You might have come across the term ‘commitment ceremony’ during your wedding planning journey. But what does it mean? What is a commitment ceremony and how does it differ from a marriage ceremony?
How a commitment ceremony works
A commitment ceremony is very similar to a wedding ceremony. The only real difference between the two is that one is legally binding while the other is not. A commitment ceremony stands as a public affirmation of a couple’s commitment to one another, without it being recognised by the law.
A commitment ceremony is typically performed by a celebrant, and it includes the exchanging of vows and rings between the couple, and often readings, poems, and any desired rituals the couple wishes to include. It may or may not include guests and accompany a wedding-like celebration.FIND YOUR CELEBRANT
Why couples choose a commitment ceremony
In the past, a commitment ceremony was the only option for couples who could not legally marry. However, now that same-sex marriage is legal in Australia, commitment ceremonies are typically for those who prefer not to have a legally binding marriage ceremony for other reasons.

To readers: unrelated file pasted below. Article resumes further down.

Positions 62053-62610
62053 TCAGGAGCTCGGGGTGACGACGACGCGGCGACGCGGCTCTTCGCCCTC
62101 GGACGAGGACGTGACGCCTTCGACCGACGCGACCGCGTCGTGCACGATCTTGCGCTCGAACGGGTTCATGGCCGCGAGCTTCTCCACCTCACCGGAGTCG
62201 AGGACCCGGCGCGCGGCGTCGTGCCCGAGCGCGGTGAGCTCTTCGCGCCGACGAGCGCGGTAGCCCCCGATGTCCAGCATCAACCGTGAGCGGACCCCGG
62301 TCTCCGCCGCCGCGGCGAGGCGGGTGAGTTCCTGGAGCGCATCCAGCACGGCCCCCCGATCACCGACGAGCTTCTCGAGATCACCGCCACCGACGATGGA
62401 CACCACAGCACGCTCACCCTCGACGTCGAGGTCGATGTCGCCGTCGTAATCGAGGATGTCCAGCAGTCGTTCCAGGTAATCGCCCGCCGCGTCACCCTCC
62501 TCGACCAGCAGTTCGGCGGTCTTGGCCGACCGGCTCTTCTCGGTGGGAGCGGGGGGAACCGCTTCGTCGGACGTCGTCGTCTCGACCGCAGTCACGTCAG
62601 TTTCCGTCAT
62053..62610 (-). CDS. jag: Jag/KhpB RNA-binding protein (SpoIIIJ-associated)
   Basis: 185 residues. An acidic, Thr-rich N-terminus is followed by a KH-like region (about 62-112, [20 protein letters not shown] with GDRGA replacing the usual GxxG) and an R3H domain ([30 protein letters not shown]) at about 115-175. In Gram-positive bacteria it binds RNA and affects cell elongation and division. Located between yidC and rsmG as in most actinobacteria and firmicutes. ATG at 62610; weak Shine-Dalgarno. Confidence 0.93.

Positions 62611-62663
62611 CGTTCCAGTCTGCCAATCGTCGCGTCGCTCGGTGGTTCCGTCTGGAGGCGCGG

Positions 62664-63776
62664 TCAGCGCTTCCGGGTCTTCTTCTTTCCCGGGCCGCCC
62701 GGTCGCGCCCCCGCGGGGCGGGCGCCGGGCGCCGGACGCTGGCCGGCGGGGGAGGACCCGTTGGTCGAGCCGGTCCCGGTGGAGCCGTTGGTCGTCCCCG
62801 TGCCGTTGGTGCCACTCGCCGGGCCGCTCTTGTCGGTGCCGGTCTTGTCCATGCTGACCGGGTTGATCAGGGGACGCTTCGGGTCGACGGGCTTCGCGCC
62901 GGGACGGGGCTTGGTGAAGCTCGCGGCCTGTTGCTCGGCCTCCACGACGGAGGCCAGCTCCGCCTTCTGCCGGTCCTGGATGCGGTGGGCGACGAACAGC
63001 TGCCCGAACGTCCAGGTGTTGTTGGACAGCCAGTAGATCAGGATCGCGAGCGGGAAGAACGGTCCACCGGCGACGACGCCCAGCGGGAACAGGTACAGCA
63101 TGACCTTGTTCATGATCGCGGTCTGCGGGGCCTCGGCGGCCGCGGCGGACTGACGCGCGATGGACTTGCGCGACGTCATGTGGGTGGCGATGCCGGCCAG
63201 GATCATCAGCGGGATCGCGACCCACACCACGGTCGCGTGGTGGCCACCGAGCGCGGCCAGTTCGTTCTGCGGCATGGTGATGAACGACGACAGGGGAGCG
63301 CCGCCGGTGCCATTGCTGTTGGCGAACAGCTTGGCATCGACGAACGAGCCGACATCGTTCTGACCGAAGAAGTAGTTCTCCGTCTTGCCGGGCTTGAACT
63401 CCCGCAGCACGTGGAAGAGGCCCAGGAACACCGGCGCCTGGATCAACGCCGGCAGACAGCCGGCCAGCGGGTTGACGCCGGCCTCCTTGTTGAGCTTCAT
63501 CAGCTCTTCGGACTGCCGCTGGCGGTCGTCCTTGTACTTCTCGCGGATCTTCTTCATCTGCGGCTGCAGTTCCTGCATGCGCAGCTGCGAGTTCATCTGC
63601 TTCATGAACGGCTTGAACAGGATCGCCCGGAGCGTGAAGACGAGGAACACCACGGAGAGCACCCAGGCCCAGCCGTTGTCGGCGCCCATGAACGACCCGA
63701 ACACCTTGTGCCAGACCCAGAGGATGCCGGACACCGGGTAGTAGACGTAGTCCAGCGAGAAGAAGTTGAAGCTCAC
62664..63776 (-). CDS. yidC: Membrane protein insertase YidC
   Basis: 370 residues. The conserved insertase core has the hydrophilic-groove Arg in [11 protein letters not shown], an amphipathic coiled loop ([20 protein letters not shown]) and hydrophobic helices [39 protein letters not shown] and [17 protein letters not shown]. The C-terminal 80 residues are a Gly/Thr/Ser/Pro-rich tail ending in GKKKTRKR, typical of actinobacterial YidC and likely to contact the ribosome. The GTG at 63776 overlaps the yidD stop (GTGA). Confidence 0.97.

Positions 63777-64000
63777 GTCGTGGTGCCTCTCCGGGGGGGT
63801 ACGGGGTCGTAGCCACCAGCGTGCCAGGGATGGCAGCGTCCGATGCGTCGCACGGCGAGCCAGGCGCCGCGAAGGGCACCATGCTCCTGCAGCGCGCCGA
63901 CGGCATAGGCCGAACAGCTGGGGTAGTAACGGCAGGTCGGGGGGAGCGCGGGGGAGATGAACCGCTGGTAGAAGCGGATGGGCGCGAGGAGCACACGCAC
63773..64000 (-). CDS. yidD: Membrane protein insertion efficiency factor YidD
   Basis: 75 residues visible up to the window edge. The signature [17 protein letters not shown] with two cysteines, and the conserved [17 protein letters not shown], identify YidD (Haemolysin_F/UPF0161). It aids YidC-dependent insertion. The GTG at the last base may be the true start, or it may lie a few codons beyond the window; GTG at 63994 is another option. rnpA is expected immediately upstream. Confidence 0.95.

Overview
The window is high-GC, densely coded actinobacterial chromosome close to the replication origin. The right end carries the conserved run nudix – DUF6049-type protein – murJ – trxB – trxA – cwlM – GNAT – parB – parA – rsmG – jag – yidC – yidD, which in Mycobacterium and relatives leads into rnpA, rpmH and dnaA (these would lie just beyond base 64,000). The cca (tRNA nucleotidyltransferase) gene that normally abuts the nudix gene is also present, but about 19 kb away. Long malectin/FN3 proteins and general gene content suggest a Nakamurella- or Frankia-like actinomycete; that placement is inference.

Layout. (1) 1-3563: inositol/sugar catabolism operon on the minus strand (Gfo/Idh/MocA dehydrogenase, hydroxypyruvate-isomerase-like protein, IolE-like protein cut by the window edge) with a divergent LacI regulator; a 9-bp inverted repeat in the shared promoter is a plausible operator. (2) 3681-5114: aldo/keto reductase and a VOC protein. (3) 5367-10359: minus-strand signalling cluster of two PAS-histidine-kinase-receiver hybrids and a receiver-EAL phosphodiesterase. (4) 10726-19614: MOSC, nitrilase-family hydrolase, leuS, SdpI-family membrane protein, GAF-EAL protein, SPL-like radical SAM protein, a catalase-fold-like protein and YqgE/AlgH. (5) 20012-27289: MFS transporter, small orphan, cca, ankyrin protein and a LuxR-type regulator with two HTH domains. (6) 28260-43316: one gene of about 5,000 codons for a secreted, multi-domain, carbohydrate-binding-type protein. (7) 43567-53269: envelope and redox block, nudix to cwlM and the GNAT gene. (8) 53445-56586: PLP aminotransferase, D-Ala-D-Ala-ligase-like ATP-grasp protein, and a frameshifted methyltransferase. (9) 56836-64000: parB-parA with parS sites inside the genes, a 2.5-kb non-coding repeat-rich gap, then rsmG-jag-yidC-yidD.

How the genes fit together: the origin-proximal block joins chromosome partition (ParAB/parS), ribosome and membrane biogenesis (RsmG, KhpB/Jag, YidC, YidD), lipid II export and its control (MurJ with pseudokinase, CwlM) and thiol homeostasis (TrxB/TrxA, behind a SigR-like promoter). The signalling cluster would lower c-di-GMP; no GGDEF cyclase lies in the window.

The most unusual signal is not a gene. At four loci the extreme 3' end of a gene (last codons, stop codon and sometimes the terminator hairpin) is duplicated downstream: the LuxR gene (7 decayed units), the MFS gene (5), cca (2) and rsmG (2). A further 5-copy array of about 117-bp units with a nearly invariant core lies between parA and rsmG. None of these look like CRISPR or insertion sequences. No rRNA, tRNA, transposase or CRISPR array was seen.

For instance, if one or both partners have been in marriages previously, they may choose to demonstrate their love for one another through a commitment ceremony.
Additionally, those who want to include rituals in their ceremony that a certified marriage celebrant is not able to perform may choose to have a commitment ceremony instead.
A commitment ceremony presents a way to profess your love for one another — whether it’s in private or before family and friends in a wedding atmosphere — without the complicated paperwork.
How to organise a commitment ceremony
If you want to hold a commitment ceremony rather than a marriage ceremony, you’ll have to do some research and find a celebrant who is willing to perform it for you.
While it may seem like “Duh! Any old marriage celebrant can do it!” some celebrants are traditional in their practice, and prefer to stick to performing legally binding wedding ceremonies. It’s best to be upfront and transparent about your wishes, so the celebrant you choose knows straight away that they’re performing a commitment ceremony and not a marriage ceremony.
After you’ve organised your ceremony, the rest is up to you! Whether you wish your commitment ceremony to be part of a full-blown wedding day, or if you’d prefer it to stand alone in a private setting, the choice is yours!